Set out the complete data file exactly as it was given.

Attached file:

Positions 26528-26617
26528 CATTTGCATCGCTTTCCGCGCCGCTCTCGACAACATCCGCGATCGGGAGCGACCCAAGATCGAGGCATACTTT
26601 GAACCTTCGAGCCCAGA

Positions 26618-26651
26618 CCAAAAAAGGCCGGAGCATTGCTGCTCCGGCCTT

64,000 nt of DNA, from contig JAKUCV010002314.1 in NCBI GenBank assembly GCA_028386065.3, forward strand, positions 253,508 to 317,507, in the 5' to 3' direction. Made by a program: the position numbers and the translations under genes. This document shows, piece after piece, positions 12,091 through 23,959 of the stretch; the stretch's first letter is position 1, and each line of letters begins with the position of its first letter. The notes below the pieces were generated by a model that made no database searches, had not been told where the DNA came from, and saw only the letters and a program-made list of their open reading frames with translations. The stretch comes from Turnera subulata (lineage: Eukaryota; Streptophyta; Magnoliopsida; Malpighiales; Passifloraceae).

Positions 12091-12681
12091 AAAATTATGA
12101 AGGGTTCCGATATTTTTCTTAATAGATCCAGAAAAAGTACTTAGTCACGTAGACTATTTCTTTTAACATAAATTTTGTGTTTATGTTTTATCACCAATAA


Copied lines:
Positions 26528-26617
26528 CATTTGCATCGCTTTCCGCGCCGCTCTCGACAACATCCGCGATCGGGAGCGACCCAAGATCGAGGCATACTTT
26601 GAACCTTCGAGCCCAGA

Positions 26618-26651
26618 CCAAAAAAGGCCGGAGCATTGCTGCTCCGGCCTT

64,000 nt of DNA, from contig JAKUCV010002314.1 in NCBI GenBank assembly GCA_028386065.3, forward strand, positions 253,508 to 317,507, in the 5' to 3' direction. Made by a program: the position numbers and the translations under genes. This document shows, piece after piece, positions 12,091 through 23,959 of the stretch; the stretch's first letter is position 1, and each line of letters begins with the position of its first letter. The notes below the pieces were generated by a model that made no database searches, had not been told where the DNA came from, and saw only the letters and a program-made list of their open reading frames with translations. The stretch comes from Turnera subulata (lineage: Eukaryota; Streptophyta; Magnoliopsida; Malpighiales; Passifloraceae).

Positions 12091-12681
12091 AAAATTATGA
12101 AGGGTTCCGATATTTTTCTTAATAGATCCAGAAAAAGTACTTAGTCACGTAGACTATTTCTTTTAACATAAATTTTGTGTTTATGTTTTATCACCAATAA